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Ask HN: If you are a freelancer, which are your three biggest problems?
26 points by jadeydi 8 months ago | hide | past | web | favorite | 27 comments
If you’re a freelancer, which are your biggest problems and how did you solve it or you hope to solve it. You can list three problems

1. Establishing a portfolio/reputation.

Most of the work I do is confidential. I have done a lot of ghost writing and I also edit resumes. New clients want to see a portfolio and I don't really have much to show them.

2. Self promotion.

Somewhat related to the above, but also a separate issue in its own right. I'm not good at self promotion and I don't know how to get good at it.

3. Existing solutions entrench these problems.

I work for a service. There are plenty of other services out there. I have a lot of good things to say about the particular service I work for, but they don't want me to use the service to connect to clients and then ditch them. That would hurt their income. So everything I do for them is ghost writing and everything I do there to develop a reputation and access better paid work etc does not translate to ability to connect to outside clients.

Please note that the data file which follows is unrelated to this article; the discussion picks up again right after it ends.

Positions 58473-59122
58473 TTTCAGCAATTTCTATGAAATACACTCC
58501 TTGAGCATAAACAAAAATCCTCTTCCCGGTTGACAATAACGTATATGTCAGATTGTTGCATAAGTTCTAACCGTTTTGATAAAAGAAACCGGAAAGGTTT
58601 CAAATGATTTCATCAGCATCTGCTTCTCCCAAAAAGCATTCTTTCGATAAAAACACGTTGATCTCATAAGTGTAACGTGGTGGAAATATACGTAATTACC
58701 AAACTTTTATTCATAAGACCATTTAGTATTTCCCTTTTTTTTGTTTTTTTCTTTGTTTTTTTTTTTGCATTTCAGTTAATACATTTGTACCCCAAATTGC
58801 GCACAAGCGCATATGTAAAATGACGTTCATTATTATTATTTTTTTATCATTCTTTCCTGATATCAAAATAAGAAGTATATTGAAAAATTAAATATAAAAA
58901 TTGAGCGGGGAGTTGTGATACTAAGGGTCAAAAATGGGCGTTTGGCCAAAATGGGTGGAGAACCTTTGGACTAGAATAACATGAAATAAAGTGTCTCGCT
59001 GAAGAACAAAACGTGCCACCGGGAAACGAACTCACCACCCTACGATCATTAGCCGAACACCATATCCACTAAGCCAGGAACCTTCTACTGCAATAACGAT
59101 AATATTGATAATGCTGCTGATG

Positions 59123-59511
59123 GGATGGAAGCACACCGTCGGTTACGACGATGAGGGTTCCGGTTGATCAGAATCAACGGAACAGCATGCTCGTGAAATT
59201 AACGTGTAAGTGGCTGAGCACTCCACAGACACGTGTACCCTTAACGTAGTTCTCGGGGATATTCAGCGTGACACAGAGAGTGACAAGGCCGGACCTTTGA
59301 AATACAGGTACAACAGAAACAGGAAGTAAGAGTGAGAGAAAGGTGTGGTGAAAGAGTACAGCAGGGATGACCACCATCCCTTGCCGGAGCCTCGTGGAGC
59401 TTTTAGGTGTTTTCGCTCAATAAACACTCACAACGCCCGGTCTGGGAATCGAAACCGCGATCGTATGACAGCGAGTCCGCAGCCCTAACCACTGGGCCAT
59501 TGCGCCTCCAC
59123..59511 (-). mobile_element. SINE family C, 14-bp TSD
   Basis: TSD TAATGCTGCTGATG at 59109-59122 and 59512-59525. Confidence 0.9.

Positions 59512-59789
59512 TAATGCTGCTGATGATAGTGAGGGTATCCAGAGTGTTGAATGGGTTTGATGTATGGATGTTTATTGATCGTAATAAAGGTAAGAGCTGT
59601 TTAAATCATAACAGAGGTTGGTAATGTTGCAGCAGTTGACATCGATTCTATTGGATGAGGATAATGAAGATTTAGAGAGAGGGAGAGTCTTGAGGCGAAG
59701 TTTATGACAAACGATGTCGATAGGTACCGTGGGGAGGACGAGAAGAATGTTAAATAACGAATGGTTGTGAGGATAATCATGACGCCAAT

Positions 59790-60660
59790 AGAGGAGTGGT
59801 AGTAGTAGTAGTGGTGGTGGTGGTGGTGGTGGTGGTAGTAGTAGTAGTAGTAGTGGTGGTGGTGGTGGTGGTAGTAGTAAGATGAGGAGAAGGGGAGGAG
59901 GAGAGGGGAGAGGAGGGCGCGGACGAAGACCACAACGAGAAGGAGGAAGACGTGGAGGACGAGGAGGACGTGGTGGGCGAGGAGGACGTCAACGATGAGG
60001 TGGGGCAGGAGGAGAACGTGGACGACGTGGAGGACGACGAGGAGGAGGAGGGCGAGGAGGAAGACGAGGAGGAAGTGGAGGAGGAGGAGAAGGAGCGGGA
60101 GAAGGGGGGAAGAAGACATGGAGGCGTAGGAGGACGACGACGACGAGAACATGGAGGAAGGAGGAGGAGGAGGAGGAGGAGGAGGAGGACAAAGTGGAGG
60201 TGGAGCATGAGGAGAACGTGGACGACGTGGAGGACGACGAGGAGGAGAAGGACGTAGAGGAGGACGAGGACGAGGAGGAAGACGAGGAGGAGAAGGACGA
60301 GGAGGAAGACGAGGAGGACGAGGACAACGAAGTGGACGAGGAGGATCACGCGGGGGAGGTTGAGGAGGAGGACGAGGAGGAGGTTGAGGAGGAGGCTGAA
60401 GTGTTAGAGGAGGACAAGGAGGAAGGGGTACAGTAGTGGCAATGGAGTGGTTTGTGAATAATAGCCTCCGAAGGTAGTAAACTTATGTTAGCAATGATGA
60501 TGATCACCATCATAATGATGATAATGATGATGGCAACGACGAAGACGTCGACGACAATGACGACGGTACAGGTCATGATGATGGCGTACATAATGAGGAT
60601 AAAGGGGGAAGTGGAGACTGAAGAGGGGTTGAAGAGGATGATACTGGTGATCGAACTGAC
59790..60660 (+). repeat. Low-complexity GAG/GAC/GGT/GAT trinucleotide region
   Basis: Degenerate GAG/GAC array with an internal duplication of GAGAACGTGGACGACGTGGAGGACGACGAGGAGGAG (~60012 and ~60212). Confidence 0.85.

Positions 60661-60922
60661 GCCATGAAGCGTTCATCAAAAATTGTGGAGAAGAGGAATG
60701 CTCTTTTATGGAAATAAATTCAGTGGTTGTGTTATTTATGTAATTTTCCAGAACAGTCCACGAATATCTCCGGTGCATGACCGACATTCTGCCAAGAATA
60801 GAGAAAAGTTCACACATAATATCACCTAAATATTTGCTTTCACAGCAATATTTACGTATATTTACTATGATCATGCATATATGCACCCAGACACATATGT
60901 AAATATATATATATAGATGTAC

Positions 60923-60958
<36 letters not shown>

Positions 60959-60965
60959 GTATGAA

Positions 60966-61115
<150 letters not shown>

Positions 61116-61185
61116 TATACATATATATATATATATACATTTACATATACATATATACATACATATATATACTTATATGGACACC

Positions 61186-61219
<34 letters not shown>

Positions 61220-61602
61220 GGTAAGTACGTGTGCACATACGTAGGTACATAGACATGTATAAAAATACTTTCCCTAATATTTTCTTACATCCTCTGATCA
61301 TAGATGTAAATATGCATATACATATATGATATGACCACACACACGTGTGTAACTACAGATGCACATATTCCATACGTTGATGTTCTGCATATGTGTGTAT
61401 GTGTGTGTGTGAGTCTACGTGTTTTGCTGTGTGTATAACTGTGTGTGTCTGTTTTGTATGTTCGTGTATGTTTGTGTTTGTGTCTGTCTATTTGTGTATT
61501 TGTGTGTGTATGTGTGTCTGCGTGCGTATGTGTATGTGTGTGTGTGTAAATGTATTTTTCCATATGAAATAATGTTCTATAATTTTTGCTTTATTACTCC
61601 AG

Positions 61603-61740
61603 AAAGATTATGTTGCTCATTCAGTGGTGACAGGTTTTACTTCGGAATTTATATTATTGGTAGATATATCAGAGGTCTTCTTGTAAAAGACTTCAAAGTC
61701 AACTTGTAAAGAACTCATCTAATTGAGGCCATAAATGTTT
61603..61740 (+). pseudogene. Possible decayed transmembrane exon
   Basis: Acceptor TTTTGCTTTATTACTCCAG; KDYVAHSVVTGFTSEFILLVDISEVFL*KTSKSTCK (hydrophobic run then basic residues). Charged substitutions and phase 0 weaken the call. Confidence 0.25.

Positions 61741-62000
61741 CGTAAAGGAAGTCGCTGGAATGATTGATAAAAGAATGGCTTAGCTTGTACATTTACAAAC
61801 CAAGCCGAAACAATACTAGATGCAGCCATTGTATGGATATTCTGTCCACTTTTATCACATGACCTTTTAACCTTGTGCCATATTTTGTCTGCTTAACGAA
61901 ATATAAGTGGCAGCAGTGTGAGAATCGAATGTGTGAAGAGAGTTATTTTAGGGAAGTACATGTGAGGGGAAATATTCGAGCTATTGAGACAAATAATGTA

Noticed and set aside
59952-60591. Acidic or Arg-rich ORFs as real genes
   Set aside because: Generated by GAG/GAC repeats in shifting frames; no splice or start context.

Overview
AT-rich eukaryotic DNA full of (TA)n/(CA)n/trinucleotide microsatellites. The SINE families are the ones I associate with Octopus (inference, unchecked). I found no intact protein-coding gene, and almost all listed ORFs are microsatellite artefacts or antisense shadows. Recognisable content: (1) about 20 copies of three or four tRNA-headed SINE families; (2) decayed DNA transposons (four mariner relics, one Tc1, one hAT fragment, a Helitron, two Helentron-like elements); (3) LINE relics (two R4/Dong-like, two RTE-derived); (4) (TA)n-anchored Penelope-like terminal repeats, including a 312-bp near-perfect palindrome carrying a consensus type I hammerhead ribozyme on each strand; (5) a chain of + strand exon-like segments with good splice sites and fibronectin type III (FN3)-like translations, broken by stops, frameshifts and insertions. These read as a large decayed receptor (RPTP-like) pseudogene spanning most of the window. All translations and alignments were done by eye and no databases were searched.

This seems to be the norm with other platforms. There seems to be no platform that helps you develop your own portfolio, promote your work and so on. Platforms are brokers that connect freelancers with clients within a closed ecosystem.

One of the problems this causes me is that I stress about the possibility of being thrown off the service for some reason or the service going under. All the access to clients that I have established could be gone in an instant.

This detail is a "worst of both worlds" thing where I am in some sense dependent upon a single employer, only they aren't actually my employer because I do contract work. So I wouldn't be owed any severance if I got booted or they closed shop.